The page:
Mom shares alarming photo of son's only flu 'symptom'

A viral photograph currently making the rounds on social media is serving as a warning to parents during this deadly flu season.

Brodi Willard, a mom and registered nurse in Nebraska, took to Facebook on Jan. 26 to share a photo of what she claims was her 6-year-old son's only flu symptom — and it's one you might not have known to look out for.

"My son came home from school with hives," she wrote. "Every time he would scratch, more would appear. We tried changing his clothes and giving him a bath, but nothing helped."

When Willard called her son's pediatrician, the doctor told her that two kids who came into the office that day with symptoms matching her son's ended up testing positive for influenza.

The concerned mother brought her son to the pediatrician and, sure enough, he tested positive for influenza B.

"He has had NO symptoms," she wrote on Facebook. "No fever, no cough, and no runny nose. He only has hives."

"Please keep watch on your children so if they develop hives, please call your pediatrician," she ended her warning. "I have never heard of this symptom but it is obviously something to be on the lookout for."

Willard's photo has been shared over 250,000 times and racked up more than 15,000 comments since it was posted.

However, at least one expert has cautioned that Willard's son's hives and flu diagnosis might have been unrelated.

Dr. William Schaffner, a professor of preventive medicine at the Vanderbilt University School of Medicine, told TODAY that he and his colleagues believe the case is "very, very odd."

"We're all scratching our heads. We’ve never heard of it before, so I think the answer is a strong maybe. It certainly is unusual," Dr. Schaffner told TODAY. "Just a rash alone without any other symptoms… I wouldn’t run right away with a diagnosis of influenza on the basis of this anecdote."

Either way, all parents should be on the lookout for potential flu symptoms — which may include fever and chills, cough, sore throat, runny nose, muscle aches, headaches, fatigue and diarrhea — during this particularly deadly season.

According to the CDC, there have already been 37 influenza-associated pediatric deaths reported for the 2017-18 season.

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2018 flu season in the US
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2018 flu season in the US
Emergency room nurse Kathy Nguyen wears a mask as deals with flu patients at Palomar Medical Center in Escondido, California, U.S., January 18, 2018. REUTERS/Mike Blake
Emergency room nurse Christine Bauer treats Joshua Lagade of Vista, California, for the flu as his girlfriend Mayra Mora looks on in the emergency room at Palomar Medical Center in Escondido, California, U.S., January 18, 2018. REUTERS/Mike Blake
Emergency room nurse Christine Bauer treats Joshua Lagade of Vista, California, for the flu in the emergency room at Palomar Medical Center in Escondido, California, U.S., January 18, 2018. REUTERS/Mike Blake
Doug Hasselo, 87 of Carlsbad, California, is treated for the flu by float nurse Nellie Reyes in the emergency room at Palomar Medical Center in Escondido, California, U.S., January 18, 2018. REUTERS/Mike Blake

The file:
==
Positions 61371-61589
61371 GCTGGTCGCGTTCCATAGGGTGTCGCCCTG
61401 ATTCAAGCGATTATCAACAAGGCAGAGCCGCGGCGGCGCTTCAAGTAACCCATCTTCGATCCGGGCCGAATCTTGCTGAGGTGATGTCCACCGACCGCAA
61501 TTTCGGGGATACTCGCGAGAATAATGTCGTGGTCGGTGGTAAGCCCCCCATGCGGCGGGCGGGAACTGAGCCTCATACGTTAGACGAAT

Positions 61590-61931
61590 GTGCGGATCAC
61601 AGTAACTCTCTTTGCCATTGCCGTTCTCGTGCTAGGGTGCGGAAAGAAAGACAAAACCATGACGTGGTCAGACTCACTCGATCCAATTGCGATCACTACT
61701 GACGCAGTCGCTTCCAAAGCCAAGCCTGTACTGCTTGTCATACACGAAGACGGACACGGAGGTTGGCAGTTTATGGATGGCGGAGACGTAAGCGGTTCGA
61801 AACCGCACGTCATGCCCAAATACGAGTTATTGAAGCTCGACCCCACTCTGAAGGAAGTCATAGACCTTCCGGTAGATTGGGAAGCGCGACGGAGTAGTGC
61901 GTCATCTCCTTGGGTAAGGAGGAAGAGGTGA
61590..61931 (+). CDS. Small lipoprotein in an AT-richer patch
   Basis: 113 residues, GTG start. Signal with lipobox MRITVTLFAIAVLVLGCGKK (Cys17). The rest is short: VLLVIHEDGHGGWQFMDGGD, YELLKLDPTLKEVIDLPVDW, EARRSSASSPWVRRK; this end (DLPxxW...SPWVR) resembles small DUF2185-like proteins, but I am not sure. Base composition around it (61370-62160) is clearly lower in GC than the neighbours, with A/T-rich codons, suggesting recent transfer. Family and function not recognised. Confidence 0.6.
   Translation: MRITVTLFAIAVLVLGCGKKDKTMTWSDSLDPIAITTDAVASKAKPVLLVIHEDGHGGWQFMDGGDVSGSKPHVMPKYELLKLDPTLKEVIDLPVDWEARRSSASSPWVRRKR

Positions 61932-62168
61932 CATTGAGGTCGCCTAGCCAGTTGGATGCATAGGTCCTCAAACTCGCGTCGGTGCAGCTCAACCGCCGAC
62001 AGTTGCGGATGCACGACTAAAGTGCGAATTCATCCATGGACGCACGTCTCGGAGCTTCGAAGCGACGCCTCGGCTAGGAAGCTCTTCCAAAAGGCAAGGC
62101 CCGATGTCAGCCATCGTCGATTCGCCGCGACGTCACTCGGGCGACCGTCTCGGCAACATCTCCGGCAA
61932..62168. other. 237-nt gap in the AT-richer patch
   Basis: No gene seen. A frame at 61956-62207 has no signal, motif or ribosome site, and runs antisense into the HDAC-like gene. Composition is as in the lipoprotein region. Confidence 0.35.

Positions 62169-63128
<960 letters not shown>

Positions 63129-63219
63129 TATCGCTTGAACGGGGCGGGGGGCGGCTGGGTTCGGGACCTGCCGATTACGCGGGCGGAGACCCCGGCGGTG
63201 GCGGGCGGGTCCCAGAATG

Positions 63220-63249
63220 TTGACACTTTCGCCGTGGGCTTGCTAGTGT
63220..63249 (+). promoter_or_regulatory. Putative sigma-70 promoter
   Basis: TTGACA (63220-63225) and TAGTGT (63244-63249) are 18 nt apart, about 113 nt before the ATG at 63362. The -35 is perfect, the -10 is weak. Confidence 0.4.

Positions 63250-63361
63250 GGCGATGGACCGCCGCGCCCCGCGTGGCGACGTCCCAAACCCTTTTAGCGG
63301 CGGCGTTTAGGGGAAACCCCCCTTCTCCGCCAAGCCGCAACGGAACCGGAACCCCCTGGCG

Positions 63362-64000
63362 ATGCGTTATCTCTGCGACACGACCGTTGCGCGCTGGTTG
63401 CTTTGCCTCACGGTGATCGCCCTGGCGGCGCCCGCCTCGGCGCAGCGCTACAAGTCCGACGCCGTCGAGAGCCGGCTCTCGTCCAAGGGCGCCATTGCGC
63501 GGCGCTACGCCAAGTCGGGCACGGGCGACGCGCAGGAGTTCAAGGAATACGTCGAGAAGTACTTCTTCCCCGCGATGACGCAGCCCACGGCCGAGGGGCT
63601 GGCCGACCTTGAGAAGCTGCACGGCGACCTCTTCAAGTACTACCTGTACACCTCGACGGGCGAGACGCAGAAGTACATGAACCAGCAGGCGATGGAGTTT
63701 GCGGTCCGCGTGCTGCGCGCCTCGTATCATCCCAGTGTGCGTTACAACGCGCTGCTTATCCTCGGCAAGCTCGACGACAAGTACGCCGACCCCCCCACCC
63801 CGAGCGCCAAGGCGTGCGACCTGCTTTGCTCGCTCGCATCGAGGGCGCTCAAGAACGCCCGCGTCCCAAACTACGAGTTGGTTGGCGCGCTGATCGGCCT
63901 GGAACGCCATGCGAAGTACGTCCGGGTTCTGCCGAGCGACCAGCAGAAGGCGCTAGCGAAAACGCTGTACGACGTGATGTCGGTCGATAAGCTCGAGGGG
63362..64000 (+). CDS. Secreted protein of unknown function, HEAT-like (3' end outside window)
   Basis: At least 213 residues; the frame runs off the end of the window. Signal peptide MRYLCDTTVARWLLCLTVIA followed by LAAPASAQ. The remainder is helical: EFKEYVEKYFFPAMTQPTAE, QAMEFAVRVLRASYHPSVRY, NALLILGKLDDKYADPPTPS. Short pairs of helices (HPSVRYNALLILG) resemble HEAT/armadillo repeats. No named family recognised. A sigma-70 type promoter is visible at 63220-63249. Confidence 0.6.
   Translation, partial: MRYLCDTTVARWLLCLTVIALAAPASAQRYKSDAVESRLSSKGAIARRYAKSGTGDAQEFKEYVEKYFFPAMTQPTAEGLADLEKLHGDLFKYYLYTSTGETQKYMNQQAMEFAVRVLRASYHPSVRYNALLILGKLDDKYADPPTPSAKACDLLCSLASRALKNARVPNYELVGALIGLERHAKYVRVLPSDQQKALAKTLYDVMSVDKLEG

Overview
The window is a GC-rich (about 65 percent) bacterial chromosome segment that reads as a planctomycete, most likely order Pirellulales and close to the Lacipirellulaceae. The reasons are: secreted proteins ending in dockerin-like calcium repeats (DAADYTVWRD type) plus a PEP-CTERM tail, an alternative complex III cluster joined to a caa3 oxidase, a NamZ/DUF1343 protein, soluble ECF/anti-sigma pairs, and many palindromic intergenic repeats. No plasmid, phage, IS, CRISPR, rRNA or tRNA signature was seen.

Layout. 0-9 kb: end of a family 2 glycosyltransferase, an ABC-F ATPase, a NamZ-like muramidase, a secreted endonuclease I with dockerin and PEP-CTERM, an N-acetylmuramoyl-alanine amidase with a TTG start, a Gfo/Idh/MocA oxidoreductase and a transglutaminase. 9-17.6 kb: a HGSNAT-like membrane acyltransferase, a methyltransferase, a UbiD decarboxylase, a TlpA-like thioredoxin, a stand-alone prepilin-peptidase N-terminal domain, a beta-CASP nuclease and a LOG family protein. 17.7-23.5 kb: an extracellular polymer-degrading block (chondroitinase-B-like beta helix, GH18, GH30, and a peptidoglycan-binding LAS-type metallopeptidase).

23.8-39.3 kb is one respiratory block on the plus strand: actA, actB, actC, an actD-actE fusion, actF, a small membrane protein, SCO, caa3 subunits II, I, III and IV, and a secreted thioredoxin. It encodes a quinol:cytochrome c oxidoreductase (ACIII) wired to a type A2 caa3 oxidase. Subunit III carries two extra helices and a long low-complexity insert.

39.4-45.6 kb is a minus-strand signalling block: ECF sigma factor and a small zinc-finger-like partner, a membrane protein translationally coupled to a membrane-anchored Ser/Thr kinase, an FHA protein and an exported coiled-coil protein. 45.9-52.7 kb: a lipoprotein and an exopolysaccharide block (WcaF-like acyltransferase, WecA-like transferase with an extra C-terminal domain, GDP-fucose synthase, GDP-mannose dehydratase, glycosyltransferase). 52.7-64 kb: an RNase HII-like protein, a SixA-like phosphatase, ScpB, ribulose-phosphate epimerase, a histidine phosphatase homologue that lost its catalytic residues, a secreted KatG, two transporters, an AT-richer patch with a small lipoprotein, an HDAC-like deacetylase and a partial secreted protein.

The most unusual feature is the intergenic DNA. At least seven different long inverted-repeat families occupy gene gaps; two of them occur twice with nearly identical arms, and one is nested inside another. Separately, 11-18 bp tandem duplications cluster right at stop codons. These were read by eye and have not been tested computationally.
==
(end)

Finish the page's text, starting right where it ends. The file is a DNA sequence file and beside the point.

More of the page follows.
Joshua Lagade of Vista, California, gets an IV from emergency room nurse Christine Bauer at Palomar Medical Center in Escondido, California, U.S., January 18, 2018. REUTERS/Mike Blake
Emergency room nurse Richard Horner wears a mask as he deals with flu patients at Palomar Medical Center in Escondido, California, U.S., January 18, 2018. REUTERS/Mike Blake
A doctor hold a syringe as part of the start of the seasonal influenza vaccination campaign in Nice, France October 24, 2017. REUTERS/Eric Gaillard
Boxes of vaccines against the flu are seen as part of the start of the seasonal influenza vaccination campaign in Nice, France October 24, 2017. REUTERS/Eric Gaillard
PORTLAND, ME - DECEMBER 29: Troy Ali, 21 of Portland receives a flu shot from Greater Portland Health medical assistant Anissa Millette at the clinic in Franklin Towers on Cumberland Ave on Friday, December 29, 2017. (Staff Photo by Carl D. Walsh/Portland Press Herald via Getty Images)
SAN FRANCISCO, CA - JANUARY 22: Vials of the Fluvirin influenza vaccine are displayed at a Walgreens phramacy on January 22, 2018 in San Francisco, California. A strong strain of H3N2 influenza has claimed the lives of 74 Californians under the age of 65 since the flu season began in October of last year. People are being encouraged to get flu shots even through the vaccine has been only 30% effective in combating the influenza. (Photo by Justin Sullivan/Getty Images)
SAN FRANCISCO, CA - JANUARY 22: A sign advertising flu shots is displayed at a Walgreens phramacy on January 22, 2018 in San Francisco, California. A strong strain of H3N2 influenza has claimed the lives of 74 Californians under the age of 65 since the flu season began in October of last year. People are being encouraged to get flu shots even through the vaccine has been only 30% effective in combating the influenza. (Photo by Justin Sullivan/Getty Images)
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